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John Deere: Automatic guided vehicles move tractor cabs through the production line

Automatic guided vehicles move tractor cabs through the production line at John Deere’s Waterloo plant.
By Bob Trebilcock, Executive Editor
November 01, 2011

John Deere Waterloo, Iowa
Size: 5.9 million square feet; more than 2,734 acres
Facilities: Deere operates six manufacturing facilities on the Waterloo campus
Products handled by AGV: CommandView II cabs for 7R, 8R and 9R series tractors
Employees: 5,000
Shifts/Days: 2 shifts/5 days

The CommandView II cab production line is a good example of how a leading manufacturer has applied automation to an existing manufacturing line. Cart-style automatic guided vehicles (AGVs) are the primary materials handling technology that moves the carts from one assembly station to the next before delivering them to an electrical verification station for quality control and finally to a queue where the completed cabs will be delivered to the next step in the tractor assembly process.

The system is simple and efficient. Here are the steps.

The process begins when a welded and painted cab frame enters the cab production area and is staged in an area known as the Mouse Trap (1). From here, the cab will enter the assembly line where large modular subassemblies will be installed. While every cab will go to certain stations along the line, a cab may also be diverted off the main line to workstations where optional features and equipment will be installed to customize the cab for a customer.

At the Mouse Trap (1), the cab is on a specially designed skid. When the AGV moves under the skid, a pin connects the skid to the cart. That marries the cab frame to the AGV. During that process, an operator scans a serial number on the cart that will be transmitted to the manufacturing system and stored on the mouse to identify that cab during production.

From the Mouse Trap, the cab enters the assembly line (2). During its trip down the line, the cab can visit 12 assembly stations (3), such as the back panel, roof, seat, front control support, glass and fender stations. When an AGV pulls into one of the assembly stations, it communicates the serial number to a programmable logic controller (PLC) in the department. With that information, the system communicates the work to be done at that station to the operator. As the operator completes the steps associated with the process at that station, data is automatically collected and updated in the production system.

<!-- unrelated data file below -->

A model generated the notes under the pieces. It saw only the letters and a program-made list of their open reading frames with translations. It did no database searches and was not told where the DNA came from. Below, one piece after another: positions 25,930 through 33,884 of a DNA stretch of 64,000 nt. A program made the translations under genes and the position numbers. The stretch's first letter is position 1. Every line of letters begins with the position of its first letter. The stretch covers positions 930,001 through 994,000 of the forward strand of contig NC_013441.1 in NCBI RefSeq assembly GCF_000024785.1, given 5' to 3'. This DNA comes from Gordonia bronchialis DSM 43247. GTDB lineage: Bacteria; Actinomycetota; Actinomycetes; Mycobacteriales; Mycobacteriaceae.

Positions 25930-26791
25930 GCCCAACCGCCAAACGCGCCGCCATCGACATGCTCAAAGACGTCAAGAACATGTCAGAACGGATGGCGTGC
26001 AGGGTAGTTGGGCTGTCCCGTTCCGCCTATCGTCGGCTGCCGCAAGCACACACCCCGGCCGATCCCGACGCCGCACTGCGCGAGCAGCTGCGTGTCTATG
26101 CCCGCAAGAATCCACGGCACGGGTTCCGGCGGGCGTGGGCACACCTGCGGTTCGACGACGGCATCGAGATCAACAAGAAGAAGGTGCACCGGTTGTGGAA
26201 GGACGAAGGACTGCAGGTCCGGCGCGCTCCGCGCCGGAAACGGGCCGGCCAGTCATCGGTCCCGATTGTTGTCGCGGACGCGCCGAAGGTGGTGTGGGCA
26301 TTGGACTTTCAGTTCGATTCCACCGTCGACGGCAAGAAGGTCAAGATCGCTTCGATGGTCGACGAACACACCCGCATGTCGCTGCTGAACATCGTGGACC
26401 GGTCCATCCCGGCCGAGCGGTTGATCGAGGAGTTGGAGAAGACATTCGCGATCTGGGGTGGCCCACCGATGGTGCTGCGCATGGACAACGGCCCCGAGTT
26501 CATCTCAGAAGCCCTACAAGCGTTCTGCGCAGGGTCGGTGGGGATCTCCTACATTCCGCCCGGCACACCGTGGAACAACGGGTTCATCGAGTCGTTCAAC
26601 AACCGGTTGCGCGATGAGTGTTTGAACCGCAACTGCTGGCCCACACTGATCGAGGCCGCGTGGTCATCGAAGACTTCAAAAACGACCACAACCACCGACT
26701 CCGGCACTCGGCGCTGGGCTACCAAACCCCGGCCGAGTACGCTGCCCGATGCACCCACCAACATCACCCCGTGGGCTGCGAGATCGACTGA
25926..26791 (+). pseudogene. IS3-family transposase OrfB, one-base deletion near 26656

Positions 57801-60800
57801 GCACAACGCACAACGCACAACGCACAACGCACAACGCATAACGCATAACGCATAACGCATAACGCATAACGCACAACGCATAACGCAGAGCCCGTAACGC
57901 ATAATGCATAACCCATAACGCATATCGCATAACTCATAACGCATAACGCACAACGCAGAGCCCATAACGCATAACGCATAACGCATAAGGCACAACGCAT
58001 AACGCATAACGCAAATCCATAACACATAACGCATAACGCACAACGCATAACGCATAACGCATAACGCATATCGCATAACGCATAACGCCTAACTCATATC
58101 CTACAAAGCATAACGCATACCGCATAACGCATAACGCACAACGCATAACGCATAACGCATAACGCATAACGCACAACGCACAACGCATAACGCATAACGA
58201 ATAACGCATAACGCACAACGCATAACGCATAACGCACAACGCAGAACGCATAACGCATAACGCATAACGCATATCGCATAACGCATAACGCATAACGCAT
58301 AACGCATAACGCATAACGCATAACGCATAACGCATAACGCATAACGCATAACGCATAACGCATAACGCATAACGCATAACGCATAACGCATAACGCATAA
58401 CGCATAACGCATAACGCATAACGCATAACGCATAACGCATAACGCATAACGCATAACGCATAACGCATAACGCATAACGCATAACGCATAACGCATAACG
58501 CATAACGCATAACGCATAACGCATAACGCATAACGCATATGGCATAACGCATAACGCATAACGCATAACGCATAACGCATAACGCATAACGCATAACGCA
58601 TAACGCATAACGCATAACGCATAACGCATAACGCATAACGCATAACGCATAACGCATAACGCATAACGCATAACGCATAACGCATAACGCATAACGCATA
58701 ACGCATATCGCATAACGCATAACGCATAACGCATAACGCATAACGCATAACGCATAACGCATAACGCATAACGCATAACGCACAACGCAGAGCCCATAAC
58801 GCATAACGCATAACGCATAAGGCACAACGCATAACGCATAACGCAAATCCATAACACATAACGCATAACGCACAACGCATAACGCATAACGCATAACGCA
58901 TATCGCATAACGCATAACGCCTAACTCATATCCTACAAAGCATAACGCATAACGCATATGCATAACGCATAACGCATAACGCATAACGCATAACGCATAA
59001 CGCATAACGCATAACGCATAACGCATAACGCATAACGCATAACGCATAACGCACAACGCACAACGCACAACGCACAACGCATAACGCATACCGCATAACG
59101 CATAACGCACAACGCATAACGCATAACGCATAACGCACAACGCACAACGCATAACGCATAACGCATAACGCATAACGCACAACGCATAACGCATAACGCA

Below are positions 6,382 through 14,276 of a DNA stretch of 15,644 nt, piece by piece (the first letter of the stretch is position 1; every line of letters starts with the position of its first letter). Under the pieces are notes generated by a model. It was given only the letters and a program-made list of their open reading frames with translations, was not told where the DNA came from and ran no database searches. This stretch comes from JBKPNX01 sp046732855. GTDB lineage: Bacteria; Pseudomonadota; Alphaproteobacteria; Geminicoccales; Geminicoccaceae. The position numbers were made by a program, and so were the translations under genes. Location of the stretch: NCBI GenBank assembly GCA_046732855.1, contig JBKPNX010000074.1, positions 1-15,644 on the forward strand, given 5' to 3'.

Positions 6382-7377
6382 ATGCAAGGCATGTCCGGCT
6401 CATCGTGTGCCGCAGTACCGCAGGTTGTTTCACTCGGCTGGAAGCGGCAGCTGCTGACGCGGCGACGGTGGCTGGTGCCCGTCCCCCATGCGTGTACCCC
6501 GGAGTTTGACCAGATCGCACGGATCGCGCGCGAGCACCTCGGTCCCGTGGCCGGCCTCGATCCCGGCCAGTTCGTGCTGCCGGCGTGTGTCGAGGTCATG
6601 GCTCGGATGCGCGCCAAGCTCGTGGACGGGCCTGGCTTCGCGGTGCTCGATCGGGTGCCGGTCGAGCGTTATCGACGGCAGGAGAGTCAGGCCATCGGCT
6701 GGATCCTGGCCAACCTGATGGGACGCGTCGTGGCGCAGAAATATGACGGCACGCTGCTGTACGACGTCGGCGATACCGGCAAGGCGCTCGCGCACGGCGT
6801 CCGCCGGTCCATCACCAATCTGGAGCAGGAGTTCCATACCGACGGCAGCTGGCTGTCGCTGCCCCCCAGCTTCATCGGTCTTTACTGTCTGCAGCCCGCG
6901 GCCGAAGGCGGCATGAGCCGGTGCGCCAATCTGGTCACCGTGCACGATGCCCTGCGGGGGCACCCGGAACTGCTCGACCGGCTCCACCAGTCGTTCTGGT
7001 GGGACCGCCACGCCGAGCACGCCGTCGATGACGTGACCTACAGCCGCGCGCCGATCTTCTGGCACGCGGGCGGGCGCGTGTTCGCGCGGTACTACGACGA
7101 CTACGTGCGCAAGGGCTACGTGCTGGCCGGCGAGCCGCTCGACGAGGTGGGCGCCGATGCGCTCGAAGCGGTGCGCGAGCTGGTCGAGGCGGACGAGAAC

Overhead tooling has been outfitted with homing sensors. Before the AGV can move forward to the next station, the tooling has to be returned to a “home” location.

Once the work is complete and tools are safely out of the way, the AGV moves to its next stop. Once the final subassembly or option has been installed, the cab is delivered to an electrical verification station (4) for a quality control check. From there, it will be delivered to a staging queue (5) where it will be picked up and delivered to one of two assembly lines.

The final assembly system notifies the cab line when it is ready for a specific cab. At that point, the operator releases the cab and its skid from the AGV. The cab moves on to the assembly line and the AGV travels along an AGV return path (6) back to the Mouse Trap (1) where it will pick up the next cab skid. 

John Deere: Nothing runs like an AGV
On its Iowa manufacturing campus, John Deere is using AGVs to move tractor cabs down the assembly line. The result has been savings in labor, a safer work environment and improved quality.

About the Author

Bob Trebilcock
Executive Editor

Bob Trebilcock, executive editor, has covered materials handling, technology and supply chain topics for Modern Materials Handling since 1984. More recently, Trebilcock became editorial director of Supply Chain Management Review. A graduate of Bowling Green State University, Trebilcock lives in Keene, NH. He can be reached at 603-357-0484.


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